When you ask someone on the street what they think of when they hear the word “Bratislava”, they will most likely answer “where’s that?” or “that’s a real city?”. It is true many people have never heard of Bratislava, the capital city of a small country that is one half of the former Czechoslovakia. Its a beautiful, mountainous, and pristine country, with a small but bustling capital city, complete with a quaint Old Town to draw in the tourists. Its one of the four major cities that line the Danube, along with Vienna, Budapest, and Belgrade.
Unexpectedly, Bratislava’s big tourist draw includes a series of humorous bronze statues, and it is a pilgrimage to take pictures with each of them. I became fascinated by them on our first night in Bratislava and tried to do some Google searches to learn their background. Each website told a different story, each gave a different title to the statues. Some English-speaking tour guides at one of the statues, told yet an a different story. The best I can give you is a Slovakian tourism website’s description, but I find some of the other folklore to be equally telling.
1. The Workman
The most unique of the four, the workman, aka Cumil-the-Peeper, aka Rubberneck, is subterranean, hanging out from a manhole cover underneath a “Man at Work” sign. He has a grin from ear to ear, and looks like he is enjoying the view, perhaps up ladies’ skirts as they walk by. It is good luck to rub his head, which is the shiniest part of him. I knelt to rub his head, and afterwards saw a website warning not to do so. It is where dogs go to do their business. The Man at Work sign was added in recent years because at least two cars drove over him, and he nearly lost his head.
2. The Frenchman
The French Napoleon Soldier leans over a bench, prominently in the main square, outside of the French Embassy. Some websites call the statue Napoleon, but it was obvious that it was not meant to be a statue of Napoleon – just one of his minions. Napoleon’s army attacked Bratislava twice and Napoleon visited the city in the early 1800s. An urban legend, perhaps, tells that one of the soldiers, Hubert, fell in love with a local woman, and stayed behind to produce wine. It is the most famous sparkling wine in Slovakia, called what else, Hubert. His location behind the bench seems to draw ire from many tourists who get frustrated when someone has the gall to sit down and relax on the bench, disrupting everyone’s photos.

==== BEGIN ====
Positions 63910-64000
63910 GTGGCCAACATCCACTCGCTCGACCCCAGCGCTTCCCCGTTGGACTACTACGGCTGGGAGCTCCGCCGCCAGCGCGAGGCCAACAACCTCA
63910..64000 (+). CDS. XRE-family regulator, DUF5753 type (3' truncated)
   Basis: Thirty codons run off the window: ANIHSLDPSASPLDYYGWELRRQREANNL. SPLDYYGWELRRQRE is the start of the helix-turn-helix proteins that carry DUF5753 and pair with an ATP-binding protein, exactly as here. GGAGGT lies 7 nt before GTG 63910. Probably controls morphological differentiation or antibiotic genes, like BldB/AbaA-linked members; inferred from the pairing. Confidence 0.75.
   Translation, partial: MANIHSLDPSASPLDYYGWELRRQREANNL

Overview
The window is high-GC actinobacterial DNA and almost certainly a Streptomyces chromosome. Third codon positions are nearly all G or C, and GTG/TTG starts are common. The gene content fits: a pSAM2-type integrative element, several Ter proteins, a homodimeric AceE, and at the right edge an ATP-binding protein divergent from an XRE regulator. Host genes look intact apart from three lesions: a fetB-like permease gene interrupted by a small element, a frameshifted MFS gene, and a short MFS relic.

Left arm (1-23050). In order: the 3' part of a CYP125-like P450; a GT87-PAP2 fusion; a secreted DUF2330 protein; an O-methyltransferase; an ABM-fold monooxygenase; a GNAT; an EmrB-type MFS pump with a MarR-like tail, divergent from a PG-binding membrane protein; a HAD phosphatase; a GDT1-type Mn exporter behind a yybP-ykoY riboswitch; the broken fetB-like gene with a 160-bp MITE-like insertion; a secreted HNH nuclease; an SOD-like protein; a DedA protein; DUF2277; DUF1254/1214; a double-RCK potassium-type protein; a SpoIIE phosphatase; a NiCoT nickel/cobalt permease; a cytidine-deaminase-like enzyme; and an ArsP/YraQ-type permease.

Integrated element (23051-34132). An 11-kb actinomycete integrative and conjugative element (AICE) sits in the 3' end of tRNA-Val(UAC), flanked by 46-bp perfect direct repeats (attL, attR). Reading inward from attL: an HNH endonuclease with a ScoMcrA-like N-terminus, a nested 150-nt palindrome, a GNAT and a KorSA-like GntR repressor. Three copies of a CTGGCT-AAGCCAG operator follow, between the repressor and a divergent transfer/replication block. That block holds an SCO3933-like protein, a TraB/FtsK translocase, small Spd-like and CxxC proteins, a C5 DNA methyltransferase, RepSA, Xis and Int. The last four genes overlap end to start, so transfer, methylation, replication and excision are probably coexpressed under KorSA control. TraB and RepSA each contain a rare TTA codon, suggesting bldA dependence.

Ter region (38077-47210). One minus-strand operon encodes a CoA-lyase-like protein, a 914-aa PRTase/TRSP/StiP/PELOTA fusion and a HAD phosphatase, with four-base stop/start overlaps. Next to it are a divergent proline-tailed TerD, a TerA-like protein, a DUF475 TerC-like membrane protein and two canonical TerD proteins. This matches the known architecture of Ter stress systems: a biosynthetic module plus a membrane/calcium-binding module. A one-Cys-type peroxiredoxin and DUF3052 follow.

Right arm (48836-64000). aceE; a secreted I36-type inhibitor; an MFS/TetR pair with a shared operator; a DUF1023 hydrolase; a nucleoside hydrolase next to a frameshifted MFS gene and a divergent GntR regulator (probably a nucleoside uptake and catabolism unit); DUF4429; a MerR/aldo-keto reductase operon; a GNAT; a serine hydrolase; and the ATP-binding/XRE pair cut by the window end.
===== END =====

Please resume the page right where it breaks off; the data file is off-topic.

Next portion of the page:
3. The Paparazzi
Leaving aside the Italian grammatical error, in which there is only one photog, but yet he is called the plural paparazzi, rather than the singular paparazzo, the paparazzi is one of the newer statues. He seems to be named after the restaurant on which he leans. It is unclear whether the restaurant added him to their building to gain foot traffic, or if the statue came first and the restaurant later. He also may not be made of bronze, but of wood, painted to resemble bronze.
4. The Loverboy
The fourth seems strangely out of place with the others. He is brighter silver, and apparently was a real person – Schoener Naci, or Beautiful Ignaz. He used to tip his hat to the pretty ladies as they walked by. The stories of him range from being a romantic, to mentally ill, to near homeless. He roamed the city for 40 years, always well dressed, often in top hat and tails. Some tales say that he was in love with a woman, but the love was not reciprocated, which caused him to go a little crazy.
These statues are not the only reason to visit Slovakia – there is hiking and nature to see, Bratislava Castle, a tall and strangely placed UFO looking bridge, Slovakian wine to taste, but the four statues provide a fun little mission that just does not exist in many of the other Old Towns in Central and Eastern Europe.
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